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FCI Danbury Case Manager Arrested in Bribery Scheme

A prison employee allegedly sought bribes from inmates in return for recommendations for early release.

FCI Danbury Case Manager Arrested in Bribery Scheme
A FCI Danbury case manager was arrested Friday on charges that she solicited bribes from inmates and in return recommended their early release.

Waterbury resident Kisha Perkins, 42, was arraigned Friday on charges of aiding and abetting in a bribery scheme of a public official and released on $100,000 bond.

“Plainly and simply, the FBI has zero tolerance for corruption of any kind, at any level of government,” FBI Special Agent in Charge Patricia Ferrick said. “The allegations in the complaint are clearly very serious crimes. And the resulting law enforcement response to committing those crimes should be equally clear. If you put your position of trust with the government up for sale, you will be investigated and prosecuted to the fullest extent of the law.”

According to the criminal complaint, in June 2013, Perkins approached another FCI Danbury employee about an opportunity to participate in a scheme to solicit a cash bribe from an inmate in exchange for the inmate’s early release to a halfway house. At that time, Perkins held the job title of “Unit Counselor” at FCI Danbury and did not have administrative authority to recommend inmates for early release.

Perkins allegedly told the other employee that the inmate and the inmate’s husband were willing to pay $20,000 for a positive recommendation, a fee that Perkins and the other employee would split.

The employee declined the offer and reported the scheme to officials.

In July 2013, the co-worker told Perkins that they had changed their mind and wanted to participate in the scheme. Perkins allegedly informed them that the previous offer was no longer feasible, however another opportunity arose in February of this year..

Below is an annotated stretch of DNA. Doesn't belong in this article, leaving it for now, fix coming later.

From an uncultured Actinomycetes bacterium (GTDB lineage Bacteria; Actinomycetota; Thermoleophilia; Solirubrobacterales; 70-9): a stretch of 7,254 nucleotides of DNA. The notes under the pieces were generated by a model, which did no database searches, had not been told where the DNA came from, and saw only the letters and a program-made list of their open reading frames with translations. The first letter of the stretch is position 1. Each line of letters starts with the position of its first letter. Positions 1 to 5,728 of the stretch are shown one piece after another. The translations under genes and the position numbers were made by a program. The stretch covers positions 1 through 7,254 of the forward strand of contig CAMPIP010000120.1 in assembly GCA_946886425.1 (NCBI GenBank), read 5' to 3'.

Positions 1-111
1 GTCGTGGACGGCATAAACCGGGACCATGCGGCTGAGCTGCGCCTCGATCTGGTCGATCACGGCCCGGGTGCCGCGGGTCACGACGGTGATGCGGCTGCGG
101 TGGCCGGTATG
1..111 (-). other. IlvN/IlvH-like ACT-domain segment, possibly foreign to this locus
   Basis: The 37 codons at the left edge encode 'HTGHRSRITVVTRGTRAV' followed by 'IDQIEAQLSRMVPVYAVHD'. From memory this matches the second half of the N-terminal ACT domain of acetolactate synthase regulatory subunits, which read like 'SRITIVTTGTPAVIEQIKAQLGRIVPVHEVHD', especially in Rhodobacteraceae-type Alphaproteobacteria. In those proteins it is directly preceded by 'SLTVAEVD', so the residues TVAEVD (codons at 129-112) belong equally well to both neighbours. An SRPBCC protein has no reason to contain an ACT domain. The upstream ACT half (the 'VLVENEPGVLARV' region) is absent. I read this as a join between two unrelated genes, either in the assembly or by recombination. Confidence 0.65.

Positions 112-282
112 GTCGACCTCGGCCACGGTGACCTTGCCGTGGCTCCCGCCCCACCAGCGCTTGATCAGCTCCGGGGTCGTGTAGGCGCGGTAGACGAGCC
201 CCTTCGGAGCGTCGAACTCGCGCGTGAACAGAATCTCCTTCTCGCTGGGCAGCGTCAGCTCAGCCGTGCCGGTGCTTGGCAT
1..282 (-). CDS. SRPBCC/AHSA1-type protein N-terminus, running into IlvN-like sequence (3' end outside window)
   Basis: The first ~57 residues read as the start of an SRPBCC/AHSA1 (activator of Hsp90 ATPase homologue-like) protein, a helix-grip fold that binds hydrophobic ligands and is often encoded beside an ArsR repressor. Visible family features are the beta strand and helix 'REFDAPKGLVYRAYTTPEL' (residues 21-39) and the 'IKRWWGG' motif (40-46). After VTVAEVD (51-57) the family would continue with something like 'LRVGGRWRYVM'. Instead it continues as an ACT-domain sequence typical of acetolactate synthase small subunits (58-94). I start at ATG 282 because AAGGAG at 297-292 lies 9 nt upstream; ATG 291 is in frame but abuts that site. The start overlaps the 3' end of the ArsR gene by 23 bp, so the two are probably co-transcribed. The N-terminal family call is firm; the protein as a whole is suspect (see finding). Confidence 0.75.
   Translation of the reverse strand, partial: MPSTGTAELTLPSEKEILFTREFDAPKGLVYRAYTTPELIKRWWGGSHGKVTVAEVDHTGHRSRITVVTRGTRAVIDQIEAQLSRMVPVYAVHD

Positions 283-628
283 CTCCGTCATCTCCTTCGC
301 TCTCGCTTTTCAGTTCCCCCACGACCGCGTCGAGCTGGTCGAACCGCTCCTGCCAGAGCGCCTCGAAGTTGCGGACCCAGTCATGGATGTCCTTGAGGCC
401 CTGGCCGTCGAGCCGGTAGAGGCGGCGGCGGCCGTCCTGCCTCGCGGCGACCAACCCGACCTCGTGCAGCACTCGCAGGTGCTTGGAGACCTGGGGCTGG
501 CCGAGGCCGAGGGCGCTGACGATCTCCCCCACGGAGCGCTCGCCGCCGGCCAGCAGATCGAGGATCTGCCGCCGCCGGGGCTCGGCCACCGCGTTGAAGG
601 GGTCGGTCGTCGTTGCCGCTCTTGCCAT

As the investigation continued, in February 2014, Perkins’ co-worker identified a second inmate as a possible candidate for the bribe scheme.

Perkins allegedly agreed to participate and on March 8, after extensive planning, they traveled to a commuter lot off of Exit 28 on Interstate 84 to pick up a partial bribe payment of $5,000 in cash in a fast food bag that, as Perkins believed, was to be dropped off by an acquaintance of the inmate.

Perkins was arrested on Friday and charged with aiding and abetting in a bribery scheme of a public official, which carries a maximum term of 15 years in prison.

“There is no tolerance for corrupt employees within the ranks of the Justice Department,” U.S. Attorney Deirdre Daly said. “The allegations contained in this criminal complaint are serious and disturbing.”

Daly stressed that a complaint is only a charge and is not evidence of guilt. Charges are only allegations and the defendant is presumed innocent unless and until proven guilty beyond a reasonable doubt.

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